Crime of Olga Arbyelina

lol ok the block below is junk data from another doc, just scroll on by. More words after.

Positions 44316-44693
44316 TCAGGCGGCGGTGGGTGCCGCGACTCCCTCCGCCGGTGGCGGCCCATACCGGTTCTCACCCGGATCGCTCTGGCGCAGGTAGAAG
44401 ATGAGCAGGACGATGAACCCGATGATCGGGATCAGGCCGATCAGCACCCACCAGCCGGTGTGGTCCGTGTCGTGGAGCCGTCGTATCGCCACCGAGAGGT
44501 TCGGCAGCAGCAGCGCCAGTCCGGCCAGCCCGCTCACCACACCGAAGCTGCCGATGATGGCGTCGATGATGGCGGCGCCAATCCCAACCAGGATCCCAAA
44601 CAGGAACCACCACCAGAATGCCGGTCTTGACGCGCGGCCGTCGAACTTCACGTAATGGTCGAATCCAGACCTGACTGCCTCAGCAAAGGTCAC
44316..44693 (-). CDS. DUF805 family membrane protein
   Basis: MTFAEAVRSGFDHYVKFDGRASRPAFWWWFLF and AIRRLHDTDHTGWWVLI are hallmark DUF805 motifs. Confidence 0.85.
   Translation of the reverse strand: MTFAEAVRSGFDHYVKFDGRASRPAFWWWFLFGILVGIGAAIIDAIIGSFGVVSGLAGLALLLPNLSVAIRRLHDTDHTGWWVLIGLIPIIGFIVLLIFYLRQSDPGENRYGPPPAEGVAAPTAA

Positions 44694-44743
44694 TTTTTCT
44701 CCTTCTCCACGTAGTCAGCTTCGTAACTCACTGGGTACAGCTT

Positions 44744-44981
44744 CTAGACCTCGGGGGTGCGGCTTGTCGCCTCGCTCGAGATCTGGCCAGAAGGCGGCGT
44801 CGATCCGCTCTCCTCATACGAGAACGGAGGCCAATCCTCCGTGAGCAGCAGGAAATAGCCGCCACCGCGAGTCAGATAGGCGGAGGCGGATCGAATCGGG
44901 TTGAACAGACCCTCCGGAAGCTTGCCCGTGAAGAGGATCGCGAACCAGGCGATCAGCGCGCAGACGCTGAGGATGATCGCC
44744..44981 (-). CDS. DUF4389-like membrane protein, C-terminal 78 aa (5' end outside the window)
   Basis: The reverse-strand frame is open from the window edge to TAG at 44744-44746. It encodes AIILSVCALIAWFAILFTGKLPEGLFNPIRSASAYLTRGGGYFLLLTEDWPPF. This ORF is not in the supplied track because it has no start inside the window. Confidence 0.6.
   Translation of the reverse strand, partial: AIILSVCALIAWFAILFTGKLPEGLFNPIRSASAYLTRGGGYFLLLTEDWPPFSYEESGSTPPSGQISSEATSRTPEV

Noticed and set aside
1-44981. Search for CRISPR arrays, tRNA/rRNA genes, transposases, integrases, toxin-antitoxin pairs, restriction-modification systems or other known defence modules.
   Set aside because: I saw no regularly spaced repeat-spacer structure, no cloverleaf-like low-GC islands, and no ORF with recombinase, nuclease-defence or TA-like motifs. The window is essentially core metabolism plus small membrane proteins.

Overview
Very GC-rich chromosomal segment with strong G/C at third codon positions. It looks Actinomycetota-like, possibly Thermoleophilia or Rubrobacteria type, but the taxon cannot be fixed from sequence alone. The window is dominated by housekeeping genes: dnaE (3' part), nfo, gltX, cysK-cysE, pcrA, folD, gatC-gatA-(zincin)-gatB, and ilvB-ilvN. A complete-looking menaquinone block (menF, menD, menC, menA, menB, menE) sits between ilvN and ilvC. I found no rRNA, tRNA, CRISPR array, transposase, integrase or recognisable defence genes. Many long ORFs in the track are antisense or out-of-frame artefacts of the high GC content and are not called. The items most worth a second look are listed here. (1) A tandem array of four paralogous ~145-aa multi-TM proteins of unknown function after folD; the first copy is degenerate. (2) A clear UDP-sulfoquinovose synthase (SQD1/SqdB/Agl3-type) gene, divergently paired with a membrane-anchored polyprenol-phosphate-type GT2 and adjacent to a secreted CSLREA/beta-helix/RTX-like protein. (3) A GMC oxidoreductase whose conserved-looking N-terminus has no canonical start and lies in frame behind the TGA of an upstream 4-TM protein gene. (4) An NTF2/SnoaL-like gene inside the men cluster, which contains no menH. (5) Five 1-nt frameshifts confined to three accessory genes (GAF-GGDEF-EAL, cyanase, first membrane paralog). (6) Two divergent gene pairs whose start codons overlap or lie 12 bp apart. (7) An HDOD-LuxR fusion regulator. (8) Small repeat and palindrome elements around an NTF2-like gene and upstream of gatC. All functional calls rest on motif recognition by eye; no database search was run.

The summer of 47. In the sleepy town of Villiers-la-Fort, roughly an hour from Paris, the peaceful radiance of the day is interrupted by the discovery that, along a nearby riverbank, the body of a man has washed up, a gaping wound in his skull. Beside him rests a beautiful, nearly bare-breasted woman, her dress soaked and in tatters. An accident or foul play? A crime of passion? Soon there are almost as many speculations and theories as there are townspeople. The woman, it turns out, is a Russian princess, Olga Arbyelina, a refugee from the Bolshevik revolution who in the 1930s had settled in town along with many of her compatriots. Rumor was that Olga's husband, a dashing prince given to gambling and revels, had deserted her some years after the couple's arrival in France, leaving her alone to care for their young son. About the victim, also a Russian refugee, little is known: many years Olga's elder, he was a taciturn, rather coarse, slightly ridiculous man name Sergei Golets, thought dismissively to be a former horse butcher. What on earth could have brought these two unlikely souls together?Makine meticulously re-creates Olga's pasther enchanted childhood, her pampered youth and fevered, transitory embrace of the revolution, her arduous flight toward freedom, her encounter with the dashing White Army officer who saved her life, her marriage and arrival in France, the birth of her adored son. Love has its limits, its limitations and boundaries. But in a woman of great passion, what do such limits mean when you know that each day may be the last for your son?
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